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With public safety a top priority, Transdev Sydney Ferries (TDSF) realised it had to move to a 5G network infrastructure that could better provide the capacity and speed it needed to act quickly.
The decision has enabled the Australian transport operator to shorten the time needed to analyse hours of video footage and resolve at least 70% of feedback within two business days.
The ability to do so is necessary, as TDSF moves 15.3 million passengers each year across more than 10 main routes and 38 wharves. Running since 2012, it operates Sydney’s ferry network comprising nine classes of vessels.
Under its contract terms with Transport for New South Wales (TfNSW), TDSF must provide high-availability CCTV and emergency help point services. New vessels also must have more CCTV cameras onboard, with access to real-time video footage made available to authorised personnel and New South Wales Police.
With 791 CCTV cameras spread across its entire fleet, there is visual coverage of nearly all parts of the vessel where passengers have access and areas critical to ferry operations. There are no cameras in specific locations, such as toilets, and some older vessels that are slated for upgrading works.
About 40% of customers each year are tourists, so a significant number of people onboard are likely to be unfamiliar with their surroundings and not necessarily as accustomed to water as Australians. This underscores the need to monitor vessels, so the well-being of both customers and staff can be safeguarded.
As ensuring public safety is the number one priority, TDSF must maintain continuous connectivity with its vessels, regardless of rough external conditions, and monitor high-resolution CCTV footage in real time. This will further help protect its assets.
It soon became clear it could no longer deliver this efficiently on the existing 4G cellular broadband solution. The network was unable to facilitate fast data downloads or provide the level of video clarity needed to assist police and ensure public safety.
The lag in download and poor footage further hampered TDSF’s ability to carry out safety operations, such as live investigative and assistive responses from centralised operating centres. These tasks are essential to support emergency services.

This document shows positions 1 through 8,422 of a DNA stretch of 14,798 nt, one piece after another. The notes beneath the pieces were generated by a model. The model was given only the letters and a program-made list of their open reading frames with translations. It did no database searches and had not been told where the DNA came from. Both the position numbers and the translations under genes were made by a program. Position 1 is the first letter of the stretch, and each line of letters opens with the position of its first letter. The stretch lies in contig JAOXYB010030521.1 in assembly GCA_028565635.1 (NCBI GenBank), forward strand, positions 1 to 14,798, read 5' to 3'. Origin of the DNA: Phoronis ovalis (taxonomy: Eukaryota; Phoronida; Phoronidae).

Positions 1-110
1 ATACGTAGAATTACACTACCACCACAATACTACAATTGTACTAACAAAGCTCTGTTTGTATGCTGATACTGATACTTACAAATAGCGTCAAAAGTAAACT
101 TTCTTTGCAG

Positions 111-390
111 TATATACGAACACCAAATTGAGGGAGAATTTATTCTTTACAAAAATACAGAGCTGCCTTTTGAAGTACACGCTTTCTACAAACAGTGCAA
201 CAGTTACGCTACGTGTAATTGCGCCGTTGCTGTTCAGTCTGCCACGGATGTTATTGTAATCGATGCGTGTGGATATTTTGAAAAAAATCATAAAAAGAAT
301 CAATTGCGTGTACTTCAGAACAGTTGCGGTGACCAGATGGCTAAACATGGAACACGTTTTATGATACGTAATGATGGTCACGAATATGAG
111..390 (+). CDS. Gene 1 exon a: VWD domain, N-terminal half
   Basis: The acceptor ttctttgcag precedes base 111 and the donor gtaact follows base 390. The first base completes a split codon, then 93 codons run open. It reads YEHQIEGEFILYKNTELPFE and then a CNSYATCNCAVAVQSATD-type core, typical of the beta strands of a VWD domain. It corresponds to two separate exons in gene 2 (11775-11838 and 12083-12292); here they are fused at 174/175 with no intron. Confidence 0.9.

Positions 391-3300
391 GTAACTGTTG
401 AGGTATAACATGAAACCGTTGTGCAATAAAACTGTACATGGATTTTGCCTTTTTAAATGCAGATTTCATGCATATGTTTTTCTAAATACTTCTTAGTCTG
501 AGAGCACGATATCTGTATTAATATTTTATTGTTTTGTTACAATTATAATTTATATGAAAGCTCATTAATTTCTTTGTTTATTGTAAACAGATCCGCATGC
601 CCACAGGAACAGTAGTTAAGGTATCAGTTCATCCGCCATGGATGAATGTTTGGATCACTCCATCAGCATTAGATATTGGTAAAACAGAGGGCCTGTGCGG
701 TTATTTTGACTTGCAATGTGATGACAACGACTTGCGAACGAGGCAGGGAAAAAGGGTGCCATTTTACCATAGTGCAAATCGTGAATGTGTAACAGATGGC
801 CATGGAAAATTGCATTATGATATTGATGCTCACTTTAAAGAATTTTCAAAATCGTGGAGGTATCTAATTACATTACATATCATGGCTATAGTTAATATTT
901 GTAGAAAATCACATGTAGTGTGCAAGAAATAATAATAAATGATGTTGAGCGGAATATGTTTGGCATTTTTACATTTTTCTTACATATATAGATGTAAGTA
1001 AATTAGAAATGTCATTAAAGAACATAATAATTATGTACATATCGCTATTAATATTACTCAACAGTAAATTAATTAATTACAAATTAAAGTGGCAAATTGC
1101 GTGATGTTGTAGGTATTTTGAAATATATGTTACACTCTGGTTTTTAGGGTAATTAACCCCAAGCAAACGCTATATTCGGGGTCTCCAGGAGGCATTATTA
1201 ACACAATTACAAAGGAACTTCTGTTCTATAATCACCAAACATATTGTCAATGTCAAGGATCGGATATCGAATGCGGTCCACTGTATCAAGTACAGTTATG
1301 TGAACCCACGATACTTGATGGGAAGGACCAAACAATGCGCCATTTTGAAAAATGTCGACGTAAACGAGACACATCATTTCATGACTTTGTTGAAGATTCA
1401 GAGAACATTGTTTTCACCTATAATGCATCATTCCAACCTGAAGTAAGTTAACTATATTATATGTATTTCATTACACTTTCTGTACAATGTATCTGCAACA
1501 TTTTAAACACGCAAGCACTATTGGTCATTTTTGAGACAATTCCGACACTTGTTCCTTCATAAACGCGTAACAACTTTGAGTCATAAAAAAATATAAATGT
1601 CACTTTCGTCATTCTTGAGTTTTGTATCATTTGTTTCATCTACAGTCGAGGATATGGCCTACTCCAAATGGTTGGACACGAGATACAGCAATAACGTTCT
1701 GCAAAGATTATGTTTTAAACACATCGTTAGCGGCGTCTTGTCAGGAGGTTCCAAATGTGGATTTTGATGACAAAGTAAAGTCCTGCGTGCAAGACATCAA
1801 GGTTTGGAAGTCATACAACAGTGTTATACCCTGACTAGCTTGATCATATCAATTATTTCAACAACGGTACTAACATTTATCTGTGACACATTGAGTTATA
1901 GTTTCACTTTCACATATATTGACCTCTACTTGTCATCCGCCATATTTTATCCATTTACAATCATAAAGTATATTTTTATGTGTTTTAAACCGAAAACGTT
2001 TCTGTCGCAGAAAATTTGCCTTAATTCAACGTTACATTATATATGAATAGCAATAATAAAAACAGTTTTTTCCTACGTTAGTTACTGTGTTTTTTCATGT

Access to clear video footage offers more reliable information and details, enabling more effective investigation of customer feedback, including complaints.
TDSF knew it had to transition to 5G to confidently stream high-definition CCTV footage and cut the time and resources its tech team would have to spend on troubleshooting.
Bandwidth boost to better service delivery
To address the challenges, it used IT consulting firm Australian Sentinel for the deployment, rolling out Cradlepoint’s 5G product suite that included the supplier’s R1900 Series routers and NetCloud Service management platform.
TDSF was able to leverage its existing systems to support IP video monitoring for emergency help point services. The addition of Cradlepoint NetCloud Service, which offers remote management and analytics, allows TDSF to monitor network performance through a single dashboard from its central IT department. This eliminates any IT overhead on its fleet or wharves.
Alongside the NetCloud Advanced Mobile Performance service plan, TDSF also gains security and automatic vehicle locator (AVL) capabilities. These include threat management, web filtering and advanced capabilities, such as location tracking and cellular coverage maps.
Suited up with a 5G network, TDSF is now able to download high-quality video footage and emergency help point data from its vessels to its operation control centre in near real time. Under optimal conditions, its operations team can download up to an hour of footage in five minutes.
With its newest vessel producing up to 330GB of CCTV footage each day, the equivalent of 100 Netflix movies, maintaining fast downloads with large data loads is crucial.
The accelerated speed allows TDSF to more quickly view hours of CCTV footage and obtain the needed outcome, even with a tight deadline. It has enabled the ferry operator to meet a critical requirement from the TfNSW that it resolves 70% of all complaints and feedback within two business days.
Besides improving service delivery, the 5G network also delivers connectivity for onboard and shore public announcements, passenger information displays, and corporate Wi-Fi.
Furthermore, with NetCloud’s location-based services, TDSF’s lean IT team can more easily track vessel locations and routes in real-time.
It was also able to rapidly deploy the 5G solutions as a temporary source of connectivity at certain sites, in particular, where it faced delays transitioning from legacy microwave technologies to fibre connectivity. This was due to various reasons, such as marine environment complications and wharves located near indigenous sites.
As hundreds of connected devices on larger vessels navigate across the network, 5G will ensure the robust operation of critical safety equipment, including tampering alarm systems, speed sensor, fuel and oil meters, and water depth transducer.
Completed in September 2022, the 5G deployment was funded by Australia’s federal 5G innovation initiative grant, which totalled A$418,946.
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